Is this responsible for some of the "group think" seen in the Republican party and the political right? Imitation of bad or counter-intuitive actions outweights scientifically proven better actions? Examples: anti-vaxxers and coronavirus no-masker behaviors? (Some of this may also be about or even entangled with George Lakoff's (?) tribal identity theories relating to "people like me".

      Explore this area more deeply.

      Another contributing factor for this effect may be the small-town effect as most Republican party members are in the countryside (as opposed to the larger cities which tend to be more Democratic). City dwellers are more likely to be more insular in their interpersonal relations whereas country dwellers may have more social ties to other people and groups and therefor make them more tribal in their social interrelationships. Can I find data to back up this claim?

      How does link to the thesis put forward by Joseph Henrich in The WEIRDest People in the World: How the West Became Psychologically Peculiar and Particularly Prosperous? Does Henrich have data about city dwellers to back up my claim above?

      What does this tension have to do with the increasing (and potentially evolutionary) propensity of humans to live in ever-increasingly larger and more dense cities versus maintaining their smaller historic numbers prior to the pre-agricultural timeperiod?

      What are the biological effects on human evolution as a result of these cultural pressures? Certainly our cultural evolution is effecting our biological evolution?

      What about the effects of communication media on our cultural and biological evolution? Memes, orality versus literacy, film, radio, television, etc.? Can we tease out these effects within the socio-politico-cultural sphere on the greater span of humanity? Can we find breaks, signs, or symptoms at the border of mass agriculture?


      total aside, though related to evolution: link hypercycles to evolution spirals?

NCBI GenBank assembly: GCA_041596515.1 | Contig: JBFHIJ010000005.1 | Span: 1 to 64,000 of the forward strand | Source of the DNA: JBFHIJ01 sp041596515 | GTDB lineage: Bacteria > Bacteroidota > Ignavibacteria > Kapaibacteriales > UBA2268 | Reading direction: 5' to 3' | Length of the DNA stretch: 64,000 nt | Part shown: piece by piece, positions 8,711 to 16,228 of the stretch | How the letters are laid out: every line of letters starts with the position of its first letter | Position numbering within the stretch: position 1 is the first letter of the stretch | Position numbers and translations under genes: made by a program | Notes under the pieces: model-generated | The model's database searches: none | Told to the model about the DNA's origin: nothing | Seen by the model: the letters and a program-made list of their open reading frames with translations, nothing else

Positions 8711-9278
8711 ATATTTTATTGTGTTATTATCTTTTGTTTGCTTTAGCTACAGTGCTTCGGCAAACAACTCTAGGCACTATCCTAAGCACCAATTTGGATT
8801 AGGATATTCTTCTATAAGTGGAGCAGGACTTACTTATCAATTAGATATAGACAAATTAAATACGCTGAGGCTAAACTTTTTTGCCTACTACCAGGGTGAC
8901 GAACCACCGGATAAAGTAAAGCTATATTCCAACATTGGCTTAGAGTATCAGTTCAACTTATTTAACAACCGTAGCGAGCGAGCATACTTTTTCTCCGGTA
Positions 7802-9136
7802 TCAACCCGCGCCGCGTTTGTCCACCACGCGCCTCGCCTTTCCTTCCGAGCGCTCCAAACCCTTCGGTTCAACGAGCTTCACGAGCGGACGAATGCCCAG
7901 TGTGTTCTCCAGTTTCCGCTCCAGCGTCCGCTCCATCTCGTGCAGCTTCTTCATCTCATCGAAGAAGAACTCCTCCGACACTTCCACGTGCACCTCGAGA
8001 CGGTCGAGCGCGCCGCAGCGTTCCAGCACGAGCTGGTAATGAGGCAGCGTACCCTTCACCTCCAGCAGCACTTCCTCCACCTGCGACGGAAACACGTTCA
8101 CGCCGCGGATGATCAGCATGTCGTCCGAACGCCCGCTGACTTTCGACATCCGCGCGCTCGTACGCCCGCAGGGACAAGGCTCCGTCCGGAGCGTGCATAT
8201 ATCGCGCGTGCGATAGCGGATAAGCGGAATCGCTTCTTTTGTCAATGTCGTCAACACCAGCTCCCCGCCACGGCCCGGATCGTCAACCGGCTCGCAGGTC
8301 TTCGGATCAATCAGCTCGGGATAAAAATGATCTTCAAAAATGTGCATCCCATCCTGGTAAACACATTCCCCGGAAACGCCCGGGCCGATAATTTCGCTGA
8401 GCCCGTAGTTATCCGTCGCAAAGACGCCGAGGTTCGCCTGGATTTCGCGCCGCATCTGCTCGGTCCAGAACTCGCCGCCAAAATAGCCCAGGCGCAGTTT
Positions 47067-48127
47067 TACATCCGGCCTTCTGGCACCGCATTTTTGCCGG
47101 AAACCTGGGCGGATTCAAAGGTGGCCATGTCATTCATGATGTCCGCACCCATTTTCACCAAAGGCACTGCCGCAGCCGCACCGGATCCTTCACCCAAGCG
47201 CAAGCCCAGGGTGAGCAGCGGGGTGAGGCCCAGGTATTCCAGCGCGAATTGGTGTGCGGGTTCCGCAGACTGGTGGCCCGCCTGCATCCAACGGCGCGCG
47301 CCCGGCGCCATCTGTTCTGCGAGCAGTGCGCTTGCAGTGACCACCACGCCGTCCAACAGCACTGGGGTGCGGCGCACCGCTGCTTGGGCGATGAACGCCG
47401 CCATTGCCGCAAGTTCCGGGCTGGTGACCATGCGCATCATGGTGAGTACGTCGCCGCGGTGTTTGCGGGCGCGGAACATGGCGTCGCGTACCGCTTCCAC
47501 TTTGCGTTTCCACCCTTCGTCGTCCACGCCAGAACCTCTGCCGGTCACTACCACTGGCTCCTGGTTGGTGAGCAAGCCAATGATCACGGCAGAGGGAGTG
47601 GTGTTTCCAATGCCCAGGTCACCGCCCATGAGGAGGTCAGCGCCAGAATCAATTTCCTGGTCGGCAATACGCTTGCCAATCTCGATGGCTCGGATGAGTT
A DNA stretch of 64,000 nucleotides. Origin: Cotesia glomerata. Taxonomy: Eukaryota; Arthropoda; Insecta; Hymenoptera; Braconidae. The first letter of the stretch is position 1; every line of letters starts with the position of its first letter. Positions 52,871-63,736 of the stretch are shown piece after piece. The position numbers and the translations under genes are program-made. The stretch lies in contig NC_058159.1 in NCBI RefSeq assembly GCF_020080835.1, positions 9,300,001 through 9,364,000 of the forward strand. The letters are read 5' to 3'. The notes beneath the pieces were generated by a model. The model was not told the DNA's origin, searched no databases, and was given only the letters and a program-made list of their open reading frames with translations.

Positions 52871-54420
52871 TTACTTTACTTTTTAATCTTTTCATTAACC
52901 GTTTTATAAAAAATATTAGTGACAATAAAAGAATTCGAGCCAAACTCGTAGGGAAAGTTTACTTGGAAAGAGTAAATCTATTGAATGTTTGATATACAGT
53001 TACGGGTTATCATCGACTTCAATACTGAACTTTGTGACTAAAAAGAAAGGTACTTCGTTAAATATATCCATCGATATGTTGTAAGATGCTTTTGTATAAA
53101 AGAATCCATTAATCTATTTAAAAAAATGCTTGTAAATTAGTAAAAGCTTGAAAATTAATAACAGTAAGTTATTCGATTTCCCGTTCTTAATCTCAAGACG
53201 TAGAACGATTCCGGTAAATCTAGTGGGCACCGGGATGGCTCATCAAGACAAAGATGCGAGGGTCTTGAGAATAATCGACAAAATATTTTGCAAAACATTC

16. Mar 2022
  17. Feb 2022
  18. Jan 2022
  19. Nov 2021
    1. Sustainability window analysis is based on the advanced sustainability analysis (ASA) approach. The ASA approach was developed in Finland Futures Research Centre [31,32,33] providing a general framework for analyzing sustainability.

      Include this in a comparative analysis of other methodologies such as Hoornweg, Hachaichi, R3.0 Thresholds and Allocations, etc.

    1. Schools in disadvantaged, rural ordeprived areas are especially likely to lack the appropriate digital capacity andinfrastructure required to deliver teaching remotely. Significant differences in the provisionof online teaching and learning resources may also exist between private and publicschools.

      Schools in disadvantaged, rural or deprived areas are especially likely to lack the appropriate digital capacity and infrastructure required to deliver teaching remotely. Significant differences in the provision of online teaching and learning resources may also exist between private and public schools.

  20. Sep 2021
  21. Jun 2021
  22. quickthoughts.jgregorymcverry.com quickthoughts.jgregorymcverry.com
    1. I worry about this often myself. We have bobcats, coyotes, and bears frequently in our neighborhood. Good to hear everyone came out alright.

  23. May 2021
  24. Mar 2021
  25. Feb 2021
  26. Jan 2021
    1. Over the last decade, degrowth has offered a concrete alternative to eco-modernization, projecting a society emancipated from the environmentally destructive imperative of competition and consumption. Urban development is the motor of economic growth; cities are therefore prime sites of intervention for degrowth activists. Nevertheless, the planning processes that drive urban development have yet to be questioned from a degrowth perspective.
    1. The Vertical Field setup retains many of the advantages of hydroponic vertical farms, but instead of the plants growing in a nutrient-packed liquid medium, the container-based pods treat their crops to real soil, supplemented by a proprietary mix of minerals and nutrients. The company says that it opted for geoponic production "because we found that it has far richer flavor, color, and quality."

      A richer and tastier alternative to hydroponics

  27. Oct 2020
    1. el Distrito tiene identificadas 432 huertas urbanas en la ciudad, que en patios, terrazas, jardines, balcones y el espacio público han tenido cabida, tras procesos comunitarios, y se han fortalecido a tal punto que su producción es comercializable.
    1. But it also encouraged masters to allow their slaves to live out, hire their own time, and thereby gain a measure of independence and freedom.

      Northern slaves had better chances of having a better life than what southern slaves did.

    2. Where the provisioning trade predominated, black men worked as stock minders and herdsmen while black women labored as dairy maids as well as do- mestics of various kinds.